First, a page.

S&P Global Ratings says Australia’s ratings are not under immediate threat despite saying a recession was like ‘likely’.
Here’s part of their statement:
S&P Global Ratings today said that its ratings on Australia (AAA/Stable/A-1+) are not under immediate threat from the now likely technical recession and the fiscal cost of the government’s imminent stimulus package following the outbreak of COVID-19. The ongoing coronavirus outbreak comes on the back of climate-related events such as major bushfires and storms on the east coast of Australia.
We believe the ‘AAA’ rating on Australia can weather a temporary economic shock. Although COVID-19 is hitting the Australian economy and government finances, rating stability is anchored in our expectation that the global outbreak will subside during the second quarter of 2020 and that the economy will bounce back shortly after. Further, the country’s strong fiscal position has provided it with some room to maneuver at the current rating. Nevertheless, tolerance for further weakening at the ‘AAA’ rating level is diminishing, and the rating could come under pressure if weak economic conditions are more prolonged than we currently expect.
We believe Australia’s economy will move into recession by June 2020, and grow just 1.2% in 2020 before rebounding. This is the weakest economic outlook in 20 years and means the COVID-19 outbreak would be a greater economic shock to Australia than the global financial crisis, when growth fell to 1.6% in 2008. With our forecast that China’s GDP growth will slow to 4.8% in 2020, we don’t expect Chinese demand to provide the same level of support to the Australian economy as it did in 2008. We have recently revised our forecasts because the COVID-19 outbreak continues to spread beyond our initial expectations. We now forecast that real GDP growth in Australia during calendar year 2020 will be 1 percentage point lower than our base case before the COVID-19 outbreak–that is, a cut by a further 0.5% on top of February’s 0.5% revision. We predict contractions in the first two quarters of 2020: this would be the first technical recession since 1991.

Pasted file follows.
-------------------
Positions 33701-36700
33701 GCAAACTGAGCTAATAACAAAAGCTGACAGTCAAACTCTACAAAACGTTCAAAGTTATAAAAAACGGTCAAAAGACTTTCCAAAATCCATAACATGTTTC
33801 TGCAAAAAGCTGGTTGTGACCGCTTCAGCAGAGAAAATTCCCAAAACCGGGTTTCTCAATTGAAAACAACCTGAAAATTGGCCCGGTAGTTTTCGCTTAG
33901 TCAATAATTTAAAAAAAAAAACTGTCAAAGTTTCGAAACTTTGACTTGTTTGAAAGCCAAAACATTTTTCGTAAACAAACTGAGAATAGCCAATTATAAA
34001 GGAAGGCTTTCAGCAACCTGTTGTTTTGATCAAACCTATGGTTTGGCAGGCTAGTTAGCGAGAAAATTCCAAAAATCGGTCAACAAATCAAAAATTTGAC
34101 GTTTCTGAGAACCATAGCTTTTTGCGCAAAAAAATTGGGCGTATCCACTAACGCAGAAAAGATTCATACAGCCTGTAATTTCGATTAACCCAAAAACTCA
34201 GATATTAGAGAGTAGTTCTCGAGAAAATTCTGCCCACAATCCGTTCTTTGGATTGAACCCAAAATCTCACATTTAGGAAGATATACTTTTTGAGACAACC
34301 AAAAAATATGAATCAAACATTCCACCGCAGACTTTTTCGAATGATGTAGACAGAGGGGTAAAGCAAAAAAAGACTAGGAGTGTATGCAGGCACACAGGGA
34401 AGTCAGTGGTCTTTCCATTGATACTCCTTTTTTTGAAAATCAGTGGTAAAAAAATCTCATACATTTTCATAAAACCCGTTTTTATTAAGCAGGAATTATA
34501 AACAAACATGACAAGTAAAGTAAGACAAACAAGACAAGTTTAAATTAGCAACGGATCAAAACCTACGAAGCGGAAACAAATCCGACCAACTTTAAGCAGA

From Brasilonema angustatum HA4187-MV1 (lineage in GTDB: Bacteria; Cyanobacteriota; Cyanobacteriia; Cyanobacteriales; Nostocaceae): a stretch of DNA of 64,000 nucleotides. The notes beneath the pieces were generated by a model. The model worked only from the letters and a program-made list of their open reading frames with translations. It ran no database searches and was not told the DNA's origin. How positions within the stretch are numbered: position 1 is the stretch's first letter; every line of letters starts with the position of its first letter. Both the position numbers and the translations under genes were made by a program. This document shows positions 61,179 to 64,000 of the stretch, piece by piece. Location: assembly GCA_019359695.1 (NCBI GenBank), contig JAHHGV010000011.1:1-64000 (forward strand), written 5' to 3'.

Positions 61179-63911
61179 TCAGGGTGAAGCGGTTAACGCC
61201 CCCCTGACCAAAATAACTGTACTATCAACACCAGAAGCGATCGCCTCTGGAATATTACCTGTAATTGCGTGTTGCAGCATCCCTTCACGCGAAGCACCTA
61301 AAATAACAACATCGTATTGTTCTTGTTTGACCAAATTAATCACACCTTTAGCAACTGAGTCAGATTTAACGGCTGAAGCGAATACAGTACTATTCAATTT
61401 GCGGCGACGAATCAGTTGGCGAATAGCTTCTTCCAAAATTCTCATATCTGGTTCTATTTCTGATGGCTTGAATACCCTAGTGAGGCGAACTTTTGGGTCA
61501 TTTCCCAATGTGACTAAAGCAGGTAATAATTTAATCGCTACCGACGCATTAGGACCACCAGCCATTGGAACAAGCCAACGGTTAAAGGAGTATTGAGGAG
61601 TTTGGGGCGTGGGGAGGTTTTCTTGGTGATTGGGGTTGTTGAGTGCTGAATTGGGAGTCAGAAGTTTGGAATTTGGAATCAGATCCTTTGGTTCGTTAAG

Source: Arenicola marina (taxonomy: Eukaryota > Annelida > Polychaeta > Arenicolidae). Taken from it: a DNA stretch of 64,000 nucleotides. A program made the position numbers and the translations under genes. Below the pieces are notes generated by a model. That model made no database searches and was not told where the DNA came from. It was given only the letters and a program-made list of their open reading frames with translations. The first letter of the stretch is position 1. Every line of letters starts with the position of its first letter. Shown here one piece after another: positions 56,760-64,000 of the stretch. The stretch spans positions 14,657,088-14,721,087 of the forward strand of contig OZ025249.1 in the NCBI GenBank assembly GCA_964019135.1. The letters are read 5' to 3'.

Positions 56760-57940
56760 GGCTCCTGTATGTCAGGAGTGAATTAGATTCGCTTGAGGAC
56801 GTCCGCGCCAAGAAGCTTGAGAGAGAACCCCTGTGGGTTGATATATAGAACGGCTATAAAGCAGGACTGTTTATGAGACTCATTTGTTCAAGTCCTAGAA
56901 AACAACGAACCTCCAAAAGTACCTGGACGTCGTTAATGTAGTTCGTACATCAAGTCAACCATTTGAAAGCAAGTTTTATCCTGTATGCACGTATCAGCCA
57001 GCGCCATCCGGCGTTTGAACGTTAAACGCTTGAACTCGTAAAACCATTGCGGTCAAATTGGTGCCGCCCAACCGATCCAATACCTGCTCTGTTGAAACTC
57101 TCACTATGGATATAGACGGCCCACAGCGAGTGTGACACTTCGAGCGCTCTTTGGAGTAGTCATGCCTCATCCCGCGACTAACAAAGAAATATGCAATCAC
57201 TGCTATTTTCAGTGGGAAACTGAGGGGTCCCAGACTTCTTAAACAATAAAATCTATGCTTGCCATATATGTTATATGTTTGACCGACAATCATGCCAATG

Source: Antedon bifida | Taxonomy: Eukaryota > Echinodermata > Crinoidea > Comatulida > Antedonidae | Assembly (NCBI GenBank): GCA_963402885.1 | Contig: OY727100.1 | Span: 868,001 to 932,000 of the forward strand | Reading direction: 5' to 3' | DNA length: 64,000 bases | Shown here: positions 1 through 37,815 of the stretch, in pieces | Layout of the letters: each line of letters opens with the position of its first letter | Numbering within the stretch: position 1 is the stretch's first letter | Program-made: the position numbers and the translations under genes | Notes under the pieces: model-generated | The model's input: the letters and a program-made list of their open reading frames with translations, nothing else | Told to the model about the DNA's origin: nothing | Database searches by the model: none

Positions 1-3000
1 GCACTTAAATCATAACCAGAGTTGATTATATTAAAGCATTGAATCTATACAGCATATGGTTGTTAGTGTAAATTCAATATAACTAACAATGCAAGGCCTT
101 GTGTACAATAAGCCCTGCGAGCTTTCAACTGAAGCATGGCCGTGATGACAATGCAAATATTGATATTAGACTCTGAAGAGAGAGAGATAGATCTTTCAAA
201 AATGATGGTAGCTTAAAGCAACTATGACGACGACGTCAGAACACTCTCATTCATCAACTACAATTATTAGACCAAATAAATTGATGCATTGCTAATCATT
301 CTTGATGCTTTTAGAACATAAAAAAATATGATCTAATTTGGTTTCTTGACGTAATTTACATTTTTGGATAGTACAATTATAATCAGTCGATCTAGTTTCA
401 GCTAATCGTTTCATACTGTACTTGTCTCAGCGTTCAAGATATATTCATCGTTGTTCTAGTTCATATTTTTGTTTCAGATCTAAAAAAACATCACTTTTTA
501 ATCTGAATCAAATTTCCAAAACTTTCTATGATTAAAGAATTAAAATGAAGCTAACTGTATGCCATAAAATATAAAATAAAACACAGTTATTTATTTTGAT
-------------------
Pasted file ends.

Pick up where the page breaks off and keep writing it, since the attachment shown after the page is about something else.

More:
All signs are pointing toward a period of soft economic conditions. The global economy is slowing, consumer and business sentiment continues to decline, tourism and education exports are suffering from travel restrictions, and consumption remains weak. Meanwhile, global stock markets including Australia’s have fallen sharply, and the Australian government’s 10-year bond yields have fallen to record lows this week. We believe unemployment and underemployment will rise, making it more difficult for the Reserve Bank of Australia to achieve its inflation target.
While there continues to be high uncertainty about the rate of spread and timing of the peak of the COVID-19 disease, modeling by academics with expertise in epidemiology indicates a likely range for the peak of up to June 2020. Our economic and credit views reflect our assumption that the global outbreak will subside during the second quarter of 2020.